Madoff Trustee Settles With Tremont Funds for $1 Billion
The liquidator of Bernard Madoff’s firm, Irving Picard, reached a settlement with more than a dozen funds associated with hedge-fund firm Tremont Group Holdings Inc. by accepting a cash payment of more than $1 billion.
Among the parties settling were Oppenheimer Acquisition Corp., an affiliate of the Oppenheimer mutual funds that bought Tremont, and Oppenheimer’s parents, MassMutual Holding LLC and Massachusetts Mutual Life Insurance Co., the trustee said in a statement today. As part of the deal, the Tremont funds will be allowed to make claims on the Madoff estate of about $3 billion.
Picard sued Tremont and related entities for $2.1 billion, saying they ignored warnings that Madoff could be running a Ponzi scheme and profited from it, according to a complaint unsealed in March. The payment from Tremont, the second-biggest so-called feeder into Madoff’s multibillion-dollar fraud, will add to the $2.6 billion in the fund for Madoff customers, Picard said today.
While the trustee believes he would prevail at trial, “he also recognizes the benefits of avoiding protracted litigation,” said Marc Powers, a lawyer for Picard.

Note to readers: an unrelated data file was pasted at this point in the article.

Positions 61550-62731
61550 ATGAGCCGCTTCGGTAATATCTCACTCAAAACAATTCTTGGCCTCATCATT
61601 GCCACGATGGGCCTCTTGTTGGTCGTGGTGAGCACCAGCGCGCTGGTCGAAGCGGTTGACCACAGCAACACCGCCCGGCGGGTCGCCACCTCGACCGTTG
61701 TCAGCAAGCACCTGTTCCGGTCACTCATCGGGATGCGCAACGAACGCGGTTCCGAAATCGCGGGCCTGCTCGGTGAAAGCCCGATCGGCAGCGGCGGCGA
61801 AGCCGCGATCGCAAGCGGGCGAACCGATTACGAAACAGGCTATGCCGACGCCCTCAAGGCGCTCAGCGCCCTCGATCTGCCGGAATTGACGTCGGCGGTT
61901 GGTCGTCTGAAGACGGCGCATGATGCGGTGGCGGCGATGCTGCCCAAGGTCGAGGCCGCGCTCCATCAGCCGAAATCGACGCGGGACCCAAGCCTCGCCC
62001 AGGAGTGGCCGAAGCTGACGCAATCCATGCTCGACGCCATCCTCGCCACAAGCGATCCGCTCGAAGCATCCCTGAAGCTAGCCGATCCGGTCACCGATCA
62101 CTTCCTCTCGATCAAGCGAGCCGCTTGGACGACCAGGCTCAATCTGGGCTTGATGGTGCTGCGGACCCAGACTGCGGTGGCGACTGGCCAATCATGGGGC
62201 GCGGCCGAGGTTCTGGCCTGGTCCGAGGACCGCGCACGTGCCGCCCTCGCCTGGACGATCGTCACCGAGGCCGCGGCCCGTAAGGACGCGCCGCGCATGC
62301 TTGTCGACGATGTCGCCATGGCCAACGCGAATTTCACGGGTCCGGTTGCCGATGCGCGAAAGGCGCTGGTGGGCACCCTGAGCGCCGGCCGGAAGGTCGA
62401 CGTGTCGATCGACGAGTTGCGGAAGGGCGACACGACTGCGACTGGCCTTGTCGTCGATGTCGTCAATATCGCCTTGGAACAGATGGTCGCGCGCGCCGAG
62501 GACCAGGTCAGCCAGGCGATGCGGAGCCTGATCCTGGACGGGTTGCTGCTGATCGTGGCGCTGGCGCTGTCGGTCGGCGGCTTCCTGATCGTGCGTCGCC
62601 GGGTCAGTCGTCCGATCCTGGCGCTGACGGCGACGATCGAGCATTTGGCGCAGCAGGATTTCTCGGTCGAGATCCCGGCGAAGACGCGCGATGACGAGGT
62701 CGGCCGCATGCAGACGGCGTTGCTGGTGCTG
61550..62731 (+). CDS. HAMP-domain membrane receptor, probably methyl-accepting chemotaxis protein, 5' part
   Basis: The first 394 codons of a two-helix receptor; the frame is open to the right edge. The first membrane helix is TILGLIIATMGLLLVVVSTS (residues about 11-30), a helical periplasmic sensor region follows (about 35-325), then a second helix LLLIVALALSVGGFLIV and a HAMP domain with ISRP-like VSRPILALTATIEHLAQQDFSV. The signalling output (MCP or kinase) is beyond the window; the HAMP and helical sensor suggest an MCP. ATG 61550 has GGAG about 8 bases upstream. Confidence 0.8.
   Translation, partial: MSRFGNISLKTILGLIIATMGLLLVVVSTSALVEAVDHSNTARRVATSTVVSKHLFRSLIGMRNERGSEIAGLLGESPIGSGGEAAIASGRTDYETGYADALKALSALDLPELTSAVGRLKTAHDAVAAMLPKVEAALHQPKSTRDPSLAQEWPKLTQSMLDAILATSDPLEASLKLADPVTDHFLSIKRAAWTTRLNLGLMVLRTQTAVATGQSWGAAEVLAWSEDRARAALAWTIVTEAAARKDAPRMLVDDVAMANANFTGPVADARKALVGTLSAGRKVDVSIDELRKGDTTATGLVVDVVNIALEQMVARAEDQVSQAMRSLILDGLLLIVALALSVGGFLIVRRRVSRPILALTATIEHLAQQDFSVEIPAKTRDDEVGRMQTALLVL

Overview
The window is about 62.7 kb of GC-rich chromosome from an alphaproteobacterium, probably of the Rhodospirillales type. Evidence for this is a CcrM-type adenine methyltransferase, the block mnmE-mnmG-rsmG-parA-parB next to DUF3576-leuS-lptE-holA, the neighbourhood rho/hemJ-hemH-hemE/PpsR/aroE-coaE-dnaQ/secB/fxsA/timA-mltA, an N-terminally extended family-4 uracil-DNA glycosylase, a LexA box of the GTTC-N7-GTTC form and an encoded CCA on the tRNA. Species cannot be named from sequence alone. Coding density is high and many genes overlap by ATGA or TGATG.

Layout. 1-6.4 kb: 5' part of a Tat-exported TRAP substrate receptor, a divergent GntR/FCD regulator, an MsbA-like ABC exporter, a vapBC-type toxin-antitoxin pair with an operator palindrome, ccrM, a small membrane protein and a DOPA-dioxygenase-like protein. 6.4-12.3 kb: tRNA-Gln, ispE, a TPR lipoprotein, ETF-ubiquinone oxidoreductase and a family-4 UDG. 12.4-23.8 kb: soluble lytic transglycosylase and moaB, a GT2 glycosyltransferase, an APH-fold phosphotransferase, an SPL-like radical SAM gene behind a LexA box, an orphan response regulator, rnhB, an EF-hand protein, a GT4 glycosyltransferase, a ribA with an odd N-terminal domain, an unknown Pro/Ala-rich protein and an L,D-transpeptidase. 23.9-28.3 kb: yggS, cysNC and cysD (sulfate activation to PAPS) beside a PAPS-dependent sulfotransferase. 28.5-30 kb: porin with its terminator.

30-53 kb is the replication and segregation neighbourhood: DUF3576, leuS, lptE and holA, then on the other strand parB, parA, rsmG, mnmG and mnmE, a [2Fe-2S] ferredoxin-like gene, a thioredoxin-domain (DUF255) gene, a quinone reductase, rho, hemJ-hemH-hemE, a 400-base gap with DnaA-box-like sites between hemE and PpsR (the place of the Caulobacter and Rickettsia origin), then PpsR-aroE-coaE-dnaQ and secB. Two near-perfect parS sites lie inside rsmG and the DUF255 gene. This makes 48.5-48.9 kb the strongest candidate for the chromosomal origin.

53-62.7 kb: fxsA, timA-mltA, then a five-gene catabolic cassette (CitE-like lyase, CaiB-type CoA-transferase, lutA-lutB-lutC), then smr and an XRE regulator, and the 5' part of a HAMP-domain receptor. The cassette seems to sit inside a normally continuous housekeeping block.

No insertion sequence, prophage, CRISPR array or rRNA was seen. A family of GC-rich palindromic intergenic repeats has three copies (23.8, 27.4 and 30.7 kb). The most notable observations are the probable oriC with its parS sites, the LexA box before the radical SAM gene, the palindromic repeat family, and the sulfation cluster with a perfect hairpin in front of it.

The $3 billion in claims on the Madoff estate allowed to Tremont will give its investors “the potential to recover a substantial portion of their losses incurred as a result of Madoff’s fraud,” said Montieth Illingworth, a spokesman for the hedge fund firm, in an e-mailed statement.
The settlement follows two deals in May with funds related to the Fairfield Greenwich Group, the biggest feeder fund in Madoff’s Ponzi scheme. In those agreements, Picard dropped efforts to collect about $4 billion in transfers, and the funds in return reduced their claims on the bankrupt Madoff estate.
Picard’s biggest settlement was his $5 billion share of a deal with the estate of Jeffry Picower, among the larger individual investors with Madoff. Counting that money, which is tied up in a court challenge, he said in the statement he has raised more than $8.6 billion, or almost half of the $17.3 billion in principal lost by Madoff customers who filed claims.
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